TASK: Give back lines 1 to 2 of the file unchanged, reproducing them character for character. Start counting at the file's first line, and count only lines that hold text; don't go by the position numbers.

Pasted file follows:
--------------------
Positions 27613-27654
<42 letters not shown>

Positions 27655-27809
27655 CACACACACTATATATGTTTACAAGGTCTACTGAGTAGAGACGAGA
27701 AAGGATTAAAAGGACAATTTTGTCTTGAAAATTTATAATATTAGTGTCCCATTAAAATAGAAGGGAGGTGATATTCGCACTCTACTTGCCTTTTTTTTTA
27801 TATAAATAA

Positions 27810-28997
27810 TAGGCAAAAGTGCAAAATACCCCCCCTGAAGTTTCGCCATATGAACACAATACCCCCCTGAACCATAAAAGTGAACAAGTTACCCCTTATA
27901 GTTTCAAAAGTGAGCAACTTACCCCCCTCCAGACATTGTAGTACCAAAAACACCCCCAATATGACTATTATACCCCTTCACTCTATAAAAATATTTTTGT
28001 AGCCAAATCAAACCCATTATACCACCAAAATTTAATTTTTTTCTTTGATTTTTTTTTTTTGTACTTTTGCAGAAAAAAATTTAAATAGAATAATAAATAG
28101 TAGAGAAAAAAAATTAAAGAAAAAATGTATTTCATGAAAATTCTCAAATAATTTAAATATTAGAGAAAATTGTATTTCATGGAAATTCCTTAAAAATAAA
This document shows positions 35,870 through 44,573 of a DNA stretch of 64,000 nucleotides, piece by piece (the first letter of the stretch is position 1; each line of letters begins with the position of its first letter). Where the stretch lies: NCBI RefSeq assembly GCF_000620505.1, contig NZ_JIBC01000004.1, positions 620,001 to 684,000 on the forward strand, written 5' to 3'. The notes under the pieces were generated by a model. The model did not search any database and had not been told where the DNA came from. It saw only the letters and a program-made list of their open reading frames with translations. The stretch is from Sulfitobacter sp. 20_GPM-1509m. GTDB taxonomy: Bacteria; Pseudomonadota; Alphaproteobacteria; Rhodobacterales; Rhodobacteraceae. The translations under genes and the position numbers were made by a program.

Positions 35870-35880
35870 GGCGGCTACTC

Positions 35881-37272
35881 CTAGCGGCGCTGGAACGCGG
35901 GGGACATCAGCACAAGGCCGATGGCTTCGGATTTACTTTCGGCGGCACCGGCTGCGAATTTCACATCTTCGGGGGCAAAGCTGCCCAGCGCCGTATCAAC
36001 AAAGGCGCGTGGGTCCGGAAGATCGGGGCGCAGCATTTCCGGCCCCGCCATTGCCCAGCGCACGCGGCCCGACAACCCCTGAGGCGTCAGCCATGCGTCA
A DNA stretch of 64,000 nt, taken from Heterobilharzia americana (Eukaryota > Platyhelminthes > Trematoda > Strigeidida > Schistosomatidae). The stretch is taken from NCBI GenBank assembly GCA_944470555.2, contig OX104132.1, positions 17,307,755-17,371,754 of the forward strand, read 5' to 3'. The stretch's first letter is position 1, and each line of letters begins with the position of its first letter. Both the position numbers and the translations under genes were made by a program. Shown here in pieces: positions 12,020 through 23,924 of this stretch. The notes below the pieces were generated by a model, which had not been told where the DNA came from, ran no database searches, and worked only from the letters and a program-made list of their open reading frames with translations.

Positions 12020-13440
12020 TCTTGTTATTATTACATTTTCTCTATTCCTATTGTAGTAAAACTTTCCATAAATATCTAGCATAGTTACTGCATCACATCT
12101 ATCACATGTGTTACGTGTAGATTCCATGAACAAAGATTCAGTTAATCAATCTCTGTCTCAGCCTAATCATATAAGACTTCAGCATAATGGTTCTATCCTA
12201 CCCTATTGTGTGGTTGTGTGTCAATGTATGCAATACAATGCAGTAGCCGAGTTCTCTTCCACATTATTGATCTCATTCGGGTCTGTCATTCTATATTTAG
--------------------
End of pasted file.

Positions 27613-27654
<42 letters not shown>